Plotting them on the backspin vs. velocity graph will give an indication of how close these fire-ballers are to making a fastball actually move upward. The color on the left of the table above corresponds to the data point on the graph.

Using Chapman’s average speed and backspin, you can find the lift coefficient and then the Magnus force. I got 0.28 pounds for the Magnus force compared to the 0.32 pounds which is the weight of ball. In other words, Chapman is surprisingly close to being able to throw the mythical rising fastball.

To be fair, I am using the starting speed of his pitches and we need to remember pitches at this speed pitches slow down by eight to nine mph during their flight to the plate. So, the Magnus force I calculated is the maximum which occurs when the ball is released. The lift will drop about ten percent on the way to home.

So, what would Chapman have to add to his already superhuman fastball to make it rise? Looking at the horizontal dashed line in the graph it appears that with the same spin (2360rpm) Aroldis would need to throw the ball at 113 mph. If instead he can maintain the speed, the vertical dashed line shows he could spin the ball at a rate of 3100 rpm.

There are other possibilities that would include lesser increases in both velocity and backspin. However, it would seem that these are beyond human mechanical abilities. Nonetheless, as a friend of mine is prone to say, it is still nice to think about.

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I wonder if some pitchers who throw a fastball at a more normal speed are still effective because their spin rates are higher than normal? Not that their ball rises, but that it doesn’t drop at the expected rate. Mets rookie reliever Paul Sewald comes to mind. His fastball is 2400 rpm, even though he only throws it at 92 mph.

Definitely. Hitter believe a ball “rises” because it falls less than they expected. We cannot, as humans, track the entire path of the ball, so our brain picks intervals to gauge the pitch track. This makes it possible for a ball to drop less than the hitter expected, and for him to swing over it.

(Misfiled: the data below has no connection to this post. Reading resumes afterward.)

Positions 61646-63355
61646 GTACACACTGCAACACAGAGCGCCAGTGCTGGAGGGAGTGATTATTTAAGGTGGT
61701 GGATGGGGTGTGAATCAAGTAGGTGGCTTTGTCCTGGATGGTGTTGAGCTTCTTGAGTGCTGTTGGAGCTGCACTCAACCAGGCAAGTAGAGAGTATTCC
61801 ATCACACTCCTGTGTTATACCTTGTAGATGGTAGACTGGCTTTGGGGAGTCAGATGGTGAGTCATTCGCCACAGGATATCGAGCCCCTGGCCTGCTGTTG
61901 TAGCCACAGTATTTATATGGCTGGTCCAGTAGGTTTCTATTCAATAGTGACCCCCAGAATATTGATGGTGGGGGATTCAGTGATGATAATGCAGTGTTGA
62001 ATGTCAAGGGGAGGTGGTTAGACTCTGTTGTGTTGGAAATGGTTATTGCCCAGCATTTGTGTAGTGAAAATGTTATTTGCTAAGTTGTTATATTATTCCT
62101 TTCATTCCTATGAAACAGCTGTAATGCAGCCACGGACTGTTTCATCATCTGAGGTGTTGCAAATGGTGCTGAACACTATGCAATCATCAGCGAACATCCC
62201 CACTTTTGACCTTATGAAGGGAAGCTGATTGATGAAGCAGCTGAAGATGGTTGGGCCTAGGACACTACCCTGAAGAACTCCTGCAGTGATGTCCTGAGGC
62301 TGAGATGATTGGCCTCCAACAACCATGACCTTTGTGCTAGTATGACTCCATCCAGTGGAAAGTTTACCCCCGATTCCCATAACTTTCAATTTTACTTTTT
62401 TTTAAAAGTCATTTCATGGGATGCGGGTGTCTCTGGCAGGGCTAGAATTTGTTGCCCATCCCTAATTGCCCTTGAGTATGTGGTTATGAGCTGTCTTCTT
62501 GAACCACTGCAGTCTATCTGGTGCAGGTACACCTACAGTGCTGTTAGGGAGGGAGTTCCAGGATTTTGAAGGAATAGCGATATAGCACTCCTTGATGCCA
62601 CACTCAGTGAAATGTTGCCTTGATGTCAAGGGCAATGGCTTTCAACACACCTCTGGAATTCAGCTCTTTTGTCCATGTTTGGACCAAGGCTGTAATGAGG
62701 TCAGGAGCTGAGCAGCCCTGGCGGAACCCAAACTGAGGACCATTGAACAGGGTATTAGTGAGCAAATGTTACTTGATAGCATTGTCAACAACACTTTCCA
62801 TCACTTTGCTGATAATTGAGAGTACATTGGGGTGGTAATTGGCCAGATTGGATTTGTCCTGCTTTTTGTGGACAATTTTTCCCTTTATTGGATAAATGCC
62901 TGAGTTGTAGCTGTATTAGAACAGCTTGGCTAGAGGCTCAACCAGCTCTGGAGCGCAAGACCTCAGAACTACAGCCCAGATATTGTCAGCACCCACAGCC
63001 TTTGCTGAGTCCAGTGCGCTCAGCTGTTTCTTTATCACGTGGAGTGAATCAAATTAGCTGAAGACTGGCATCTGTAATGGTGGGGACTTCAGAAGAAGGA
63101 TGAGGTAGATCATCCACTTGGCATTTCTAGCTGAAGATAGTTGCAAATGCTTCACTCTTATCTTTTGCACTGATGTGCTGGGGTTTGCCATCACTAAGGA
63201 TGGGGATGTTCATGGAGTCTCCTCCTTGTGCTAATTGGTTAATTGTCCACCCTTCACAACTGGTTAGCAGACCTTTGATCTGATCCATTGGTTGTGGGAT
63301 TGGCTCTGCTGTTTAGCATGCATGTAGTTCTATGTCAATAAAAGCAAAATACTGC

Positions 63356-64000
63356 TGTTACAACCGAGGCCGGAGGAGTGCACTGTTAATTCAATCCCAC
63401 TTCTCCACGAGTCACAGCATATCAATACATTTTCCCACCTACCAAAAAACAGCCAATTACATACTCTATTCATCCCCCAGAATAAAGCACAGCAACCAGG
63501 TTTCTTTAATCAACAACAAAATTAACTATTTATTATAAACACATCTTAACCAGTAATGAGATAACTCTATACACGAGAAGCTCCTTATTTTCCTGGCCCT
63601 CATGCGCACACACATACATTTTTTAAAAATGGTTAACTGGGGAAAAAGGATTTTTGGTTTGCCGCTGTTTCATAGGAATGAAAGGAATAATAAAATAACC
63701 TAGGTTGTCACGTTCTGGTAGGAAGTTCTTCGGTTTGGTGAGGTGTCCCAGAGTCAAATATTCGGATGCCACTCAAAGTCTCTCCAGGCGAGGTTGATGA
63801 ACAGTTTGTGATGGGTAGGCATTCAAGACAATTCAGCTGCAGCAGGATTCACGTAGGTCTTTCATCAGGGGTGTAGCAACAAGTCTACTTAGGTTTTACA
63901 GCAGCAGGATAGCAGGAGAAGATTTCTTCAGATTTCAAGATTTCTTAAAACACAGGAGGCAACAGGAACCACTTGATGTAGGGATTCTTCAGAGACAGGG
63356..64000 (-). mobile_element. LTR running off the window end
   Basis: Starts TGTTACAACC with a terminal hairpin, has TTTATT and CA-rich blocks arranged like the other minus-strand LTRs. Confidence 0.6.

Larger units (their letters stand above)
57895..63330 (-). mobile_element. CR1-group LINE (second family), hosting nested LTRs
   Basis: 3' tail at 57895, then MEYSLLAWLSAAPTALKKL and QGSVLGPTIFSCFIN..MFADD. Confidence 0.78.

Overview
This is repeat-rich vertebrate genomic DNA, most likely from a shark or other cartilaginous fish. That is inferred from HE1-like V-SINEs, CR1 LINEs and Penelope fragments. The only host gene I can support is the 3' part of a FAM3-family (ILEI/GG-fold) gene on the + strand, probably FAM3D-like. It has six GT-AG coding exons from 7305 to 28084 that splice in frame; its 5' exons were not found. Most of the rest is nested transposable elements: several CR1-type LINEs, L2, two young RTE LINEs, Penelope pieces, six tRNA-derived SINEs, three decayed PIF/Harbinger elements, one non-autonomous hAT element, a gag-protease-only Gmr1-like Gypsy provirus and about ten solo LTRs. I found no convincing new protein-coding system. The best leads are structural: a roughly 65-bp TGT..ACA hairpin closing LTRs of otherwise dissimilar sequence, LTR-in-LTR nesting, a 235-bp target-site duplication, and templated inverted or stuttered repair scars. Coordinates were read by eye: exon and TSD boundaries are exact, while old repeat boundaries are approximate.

Exactly. Well said.

Swing under it…

Viscous torque also slows down the spin of the ball while in flight. Formula is 8 * pi * (ball radius)^3 * viscosity * spin rate. So for fringe cases the ball may start out as a rise-ball, then drop again.

True if the distance was long enough, but we’re talking 66′ in baseball and 43′ in softball at speeds of 100mph and 70 mph. No time for mid-course corrections. The ball gets there in 3ms.

Is there any way for anything to “rise” other than “up?”

Depends on your perspective, probably. 🙂

Fun stuff — maybe someone could take a pitching machine and ramp up the spin of the ball enough to actually rise it — would be something to see!

Watch any women’s fastpitch. They can make it jump up in the right conditions.

Enjoyed the article, but I wonder, if people saw a fastball that had an upward bend but still always downward angle into the zone — because of its release point — is that “rising”?

I could see the argument either way, but I hear “rising” as “is it moving up when you swing at it” (rather than moving down while accelerating up).

Might also be fun to work through the requirements for a “moving up” fastball from a submariner.

Maybe from the POV of utility, the physics is telling where it best to pick up the FB from a guy like Chapman. Someone should ask Buster Posey. He, at one time, was hitting over .500 against him.

Who gets the most spin in MLB on their 4-seam fastball? How close would Chapman be if he threw 105 mph with the same spin as the spinniest pitcher in baseball?

The above “duly noted”. But how in the hell does the ball look as though it’s rising on television, but only for certain pitchers. It’s not coming at the viewer to cause “neural overload. It never happens for pitchers who throw “slop”. So if the viewer can actually see the ball rise relative to a straight line behind and alongside, why then does the ball seem to rise? Maybe “some of us” have brain refresh rates higher than others 😉

I think the subject is interesting but I’m not a physicist. I can’t understand this stuff. Can someone tell me if his conclusion is that it is or is not possible for a fastball to rise. I always heard it was physically impossible. I always thought that the appearance of “rising” was an optical illusion caused by the pitcher throwing off a mound.

I don’t know anything about lift coefficient. Can someone just translate this into English?

Four missing factors:

1) Mound height, as others noted.

2) Height of release point, ditto. Not from the mound but from field level, or to be precise, from the plate.

3) Air density. Mentioned in the intro but not in the formulas. Does it vary enough to have an impact (a) at a single location because of meteorological conditions, such as humidity, or (b) by height above sea level, e.g. Colorado vs Baltimore?

4) Wind speed & direction. The formulas assume none, and rightly so. But would a tailwind help keep the ball up?

I wonder if you could have wind actually pushing the ball upwards. Wind in a ballpark is swirling around as it comes up and over the facade of the stadium…

Seems like a ball traveling 100 mph over 60’6″ would maintain enough energy/velocity to continue on an upward trajectory or even rise. External ballistics, trajectories graphing and ballistic coefficients. It’s proven that curve balls curve…but apparently can’t maintain an upward trajectory.